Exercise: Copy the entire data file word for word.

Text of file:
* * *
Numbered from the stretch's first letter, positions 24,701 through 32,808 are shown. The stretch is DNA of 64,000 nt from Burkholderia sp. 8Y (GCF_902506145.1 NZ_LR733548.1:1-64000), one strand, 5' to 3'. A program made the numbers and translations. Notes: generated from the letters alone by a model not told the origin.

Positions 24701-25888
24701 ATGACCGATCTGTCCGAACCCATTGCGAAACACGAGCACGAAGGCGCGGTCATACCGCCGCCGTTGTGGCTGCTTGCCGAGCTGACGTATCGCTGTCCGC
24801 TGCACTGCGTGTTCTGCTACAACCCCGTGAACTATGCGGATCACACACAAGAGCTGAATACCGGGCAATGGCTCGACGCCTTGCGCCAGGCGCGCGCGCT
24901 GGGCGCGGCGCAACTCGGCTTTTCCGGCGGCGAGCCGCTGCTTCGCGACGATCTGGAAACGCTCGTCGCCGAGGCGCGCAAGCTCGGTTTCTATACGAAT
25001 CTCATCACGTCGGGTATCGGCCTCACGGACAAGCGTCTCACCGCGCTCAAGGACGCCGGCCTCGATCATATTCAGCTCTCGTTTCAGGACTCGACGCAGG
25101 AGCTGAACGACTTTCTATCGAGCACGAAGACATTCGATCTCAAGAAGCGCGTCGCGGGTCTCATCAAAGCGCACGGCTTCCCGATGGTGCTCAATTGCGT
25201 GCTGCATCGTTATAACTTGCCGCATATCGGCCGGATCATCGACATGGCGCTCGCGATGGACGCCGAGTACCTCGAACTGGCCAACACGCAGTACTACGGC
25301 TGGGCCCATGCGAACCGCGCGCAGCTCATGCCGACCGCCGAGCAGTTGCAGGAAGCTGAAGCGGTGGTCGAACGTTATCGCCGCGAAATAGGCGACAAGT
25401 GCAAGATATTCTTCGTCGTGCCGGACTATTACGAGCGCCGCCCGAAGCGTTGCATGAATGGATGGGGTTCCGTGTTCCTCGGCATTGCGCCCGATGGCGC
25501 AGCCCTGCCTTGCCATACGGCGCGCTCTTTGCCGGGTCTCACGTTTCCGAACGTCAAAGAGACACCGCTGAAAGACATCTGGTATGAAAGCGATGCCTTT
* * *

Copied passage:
Numbered from the stretch's first letter, positions 24,701 through 32,808 are shown. The stretch is DNA of 64,000 nt from Burkholderia sp. 8Y (GCF_902506145.1 NZ_LR733548.1:1-64000), one strand, 5' to 3'. A program made the numbers and translations. Notes: generated from the letters alone by a model not told the origin.

Positions 24701-25888
24701 ATGACCGATCTGTCCGAACCCATTGCGAAACACGAGCACGAAGGCGCGGTCATACCGCCGCCGTTGTGGCTGCTTGCCGAGCTGACGTATCGCTGTCCGC
24801 TGCACTGCGTGTTCTGCTACAACCCCGTGAACTATGCGGATCACACACAAGAGCTGAATACCGGGCAATGGCTCGACGCCTTGCGCCAGGCGCGCGCGCT
24901 GGGCGCGGCGCAACTCGGCTTTTCCGGCGGCGAGCCGCTGCTTCGCGACGATCTGGAAACGCTCGTCGCCGAGGCGCGCAAGCTCGGTTTCTATACGAAT
25001 CTCATCACGTCGGGTATCGGCCTCACGGACAAGCGTCTCACCGCGCTCAAGGACGCCGGCCTCGATCATATTCAGCTCTCGTTTCAGGACTCGACGCAGG
25101 AGCTGAACGACTTTCTATCGAGCACGAAGACATTCGATCTCAAGAAGCGCGTCGCGGGTCTCATCAAAGCGCACGGCTTCCCGATGGTGCTCAATTGCGT
25201 GCTGCATCGTTATAACTTGCCGCATATCGGCCGGATCATCGACATGGCGCTCGCGATGGACGCCGAGTACCTCGAACTGGCCAACACGCAGTACTACGGC
25301 TGGGCCCATGCGAACCGCGCGCAGCTCATGCCGACCGCCGAGCAGTTGCAGGAAGCTGAAGCGGTGGTCGAACGTTATCGCCGCGAAATAGGCGACAAGT
25401 GCAAGATATTCTTCGTCGTGCCGGACTATTACGAGCGCCGCCCGAAGCGTTGCATGAATGGATGGGGTTCCGTGTTCCTCGGCATTGCGCCCGATGGCGC
25501 AGCCCTGCCTTGCCATACGGCGCGCTCTTTGCCGGGTCTCACGTTTCCGAACGTCAAAGAGACACCGCTGAAAGACATCTGGTATGAAAGCGATGCCTTT